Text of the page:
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Okinawa: The Last Naval Battle of WW2 (Hardback)

The Official Admiralty Account of Operation Iceberg

Maritime > Naval Military > Frontline Books > Frontline: Naval Military > Frontline Books > Frontline: WWII WWII > Naval Warfare WWII

By John Grehan
Frontline Books
Pages: 256
Illustrations: 8 page b&w section
ISBN: 9781399091930
Published: 23rd November 2022



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Having all but swept the Japanese Imperial Navy from the vast expanse of the Pacific Ocean, the Allied forces stood on the brink of invading the Japanese Home Islands. The launching pad for the invasion was to be the island of Okinawa.

Amid the terrible slaughter and the shocking casualty statistics of the US Tenth Army and the US Marines, as well as the unrelenting defiance of the Japanese defenders so often detailed in the many books on the battle, the vital part played by the Allied navies in transporting, landing and supporting the ground offensive is all too often overlooked.

The naval forces involved included the US Task Force 58 and the British Pacific Fleet composed of ships from the Royal Australian Navy, the Royal Canadian Navy, and the Royal New Zealand Navy which together with those of the Royal Navy constituted the most powerful fleet Britain had ever put together.

The total firepower of the Allied force was staggering, consisting of 18 battleships, 27 cruisers, 177 destroyers/destroyer escorts, 11 fleet carriers, 6 light carriers and 22 escort carriers and various support and troop transport ships. Pitted against this formidable array was the Japanese Combined Fleet, with just one super battleship, one light cruiser and eight destroyers. But the Japanese had one other fearful weapon – the kamikaze.

The resultant battle saw the Japanese fleet wiped out, but the Allies lost twenty-four support vessels and a further 386 ships were damaged – many at the hands of the kamikaze pilots.

After the fighting the Admiralty called for a summary of the battle to be written for internal Royal Navy consumption. It is that secret report, which it was never intended would be seen by the general public, that is published here for the first time.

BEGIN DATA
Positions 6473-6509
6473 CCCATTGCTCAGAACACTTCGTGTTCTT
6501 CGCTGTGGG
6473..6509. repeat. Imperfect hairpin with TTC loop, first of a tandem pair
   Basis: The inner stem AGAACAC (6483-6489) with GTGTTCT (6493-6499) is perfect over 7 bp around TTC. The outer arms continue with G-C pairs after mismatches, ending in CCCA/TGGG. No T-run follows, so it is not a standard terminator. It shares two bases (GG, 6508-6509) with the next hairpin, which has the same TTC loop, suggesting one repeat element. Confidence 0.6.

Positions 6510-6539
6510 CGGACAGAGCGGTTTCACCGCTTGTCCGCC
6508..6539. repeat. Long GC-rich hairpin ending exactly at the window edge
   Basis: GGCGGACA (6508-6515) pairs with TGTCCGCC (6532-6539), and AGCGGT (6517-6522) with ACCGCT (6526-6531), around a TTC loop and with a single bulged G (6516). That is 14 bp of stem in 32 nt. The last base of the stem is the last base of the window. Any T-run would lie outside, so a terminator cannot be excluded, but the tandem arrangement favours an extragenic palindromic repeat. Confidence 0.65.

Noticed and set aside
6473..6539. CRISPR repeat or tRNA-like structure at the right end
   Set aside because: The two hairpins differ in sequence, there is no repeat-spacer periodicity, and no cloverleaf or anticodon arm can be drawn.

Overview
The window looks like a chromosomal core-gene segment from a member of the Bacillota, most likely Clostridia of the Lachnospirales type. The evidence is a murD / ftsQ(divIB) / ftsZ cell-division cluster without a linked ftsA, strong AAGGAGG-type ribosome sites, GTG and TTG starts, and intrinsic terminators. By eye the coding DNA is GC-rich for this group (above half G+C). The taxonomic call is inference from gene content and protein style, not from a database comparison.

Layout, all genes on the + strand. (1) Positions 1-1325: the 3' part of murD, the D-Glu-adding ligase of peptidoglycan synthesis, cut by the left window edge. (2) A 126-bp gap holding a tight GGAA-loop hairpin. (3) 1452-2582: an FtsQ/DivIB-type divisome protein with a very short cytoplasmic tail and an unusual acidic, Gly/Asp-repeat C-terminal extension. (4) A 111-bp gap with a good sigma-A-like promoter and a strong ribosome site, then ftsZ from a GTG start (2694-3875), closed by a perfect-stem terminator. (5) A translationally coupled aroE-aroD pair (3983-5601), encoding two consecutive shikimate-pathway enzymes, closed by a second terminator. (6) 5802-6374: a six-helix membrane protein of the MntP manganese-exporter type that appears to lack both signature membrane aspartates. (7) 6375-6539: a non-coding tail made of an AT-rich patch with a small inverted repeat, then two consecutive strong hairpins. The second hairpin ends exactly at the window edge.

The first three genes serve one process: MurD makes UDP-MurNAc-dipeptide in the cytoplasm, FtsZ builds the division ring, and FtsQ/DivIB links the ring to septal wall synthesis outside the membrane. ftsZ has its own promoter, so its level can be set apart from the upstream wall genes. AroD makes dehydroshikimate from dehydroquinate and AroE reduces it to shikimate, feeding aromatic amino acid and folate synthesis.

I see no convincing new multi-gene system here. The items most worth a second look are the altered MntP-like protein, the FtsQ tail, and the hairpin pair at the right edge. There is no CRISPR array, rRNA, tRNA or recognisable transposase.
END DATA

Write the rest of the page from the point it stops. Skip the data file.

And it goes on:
A worthy 4 out of 5

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Army Rumour Service (ARRSE)

Okinawa: The Last Naval Battle of WW2 is an excellent book that provides a comprehensive and well-researched account of one of the most important battles of World War II.

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The History Fella

The general summary of the official account of Operation Iceberg in which the Royal Navy’s British Pacific Fleet participated with the Americans is comprehensively documented in this book. It is very useful reference giving an insight into the campaign and conveys a sense of the intense action of the war at sea, on land and in the air against a formidable and courageous enemy in the Pacific. The text is accompanied by black and white photographs, seven detailed appendices, and an index of warships and auxiliaries. Having been kept secret by the authorities for many years since the ending of the Second World War, John Grehan had produced a valuable and worthy contribution to naval history.

Roger Coleman, The Wessex Branch of the Western Front Association

Review as featured in

Sussex Local (Chichester)

"Highly recommended for both the general reader as well as those with a deeper interest in the war in the Pacific."

Martin Willoughby, The Wessex Branch of the Western Front Association

About John Grehan

JOHN GREHAN has written, edited or contributed to more than 300 books and magazine articles covering a wide span of military history from the Iron Age to the recent conflict in Afghanistan. John has also appeared on local and national radio and television to advise on military history topics. He was employed as the Assistant Editor of Britain at War Magazine from its inception until 2014. John now devotes his time to writing and editing books.

Perfect Partner

Great Naval Battles of the Pacific War The Official Admiralty Accounts: Midway, Coral Sea, Java Sea, Guadalcanal and Leyte Gulf (Hardback)

The key naval battles against Imperial Japan in the Pacific during the Second World War have been described many times by numerous diligent and skilful historians. Such histories are, of course, the products of many years, even decades, of accumulated knowledge, but also of a received consensus of how the war played out to its, seemingly, inevitable conclusion. That of course is not how it was perceived at the time. Hindsight, as we know, gives us 20/20 vision. The accounts here, compiled for and on behalf of the Admiralty, were written either during or immediately after the end of the war before…

By John Grehan

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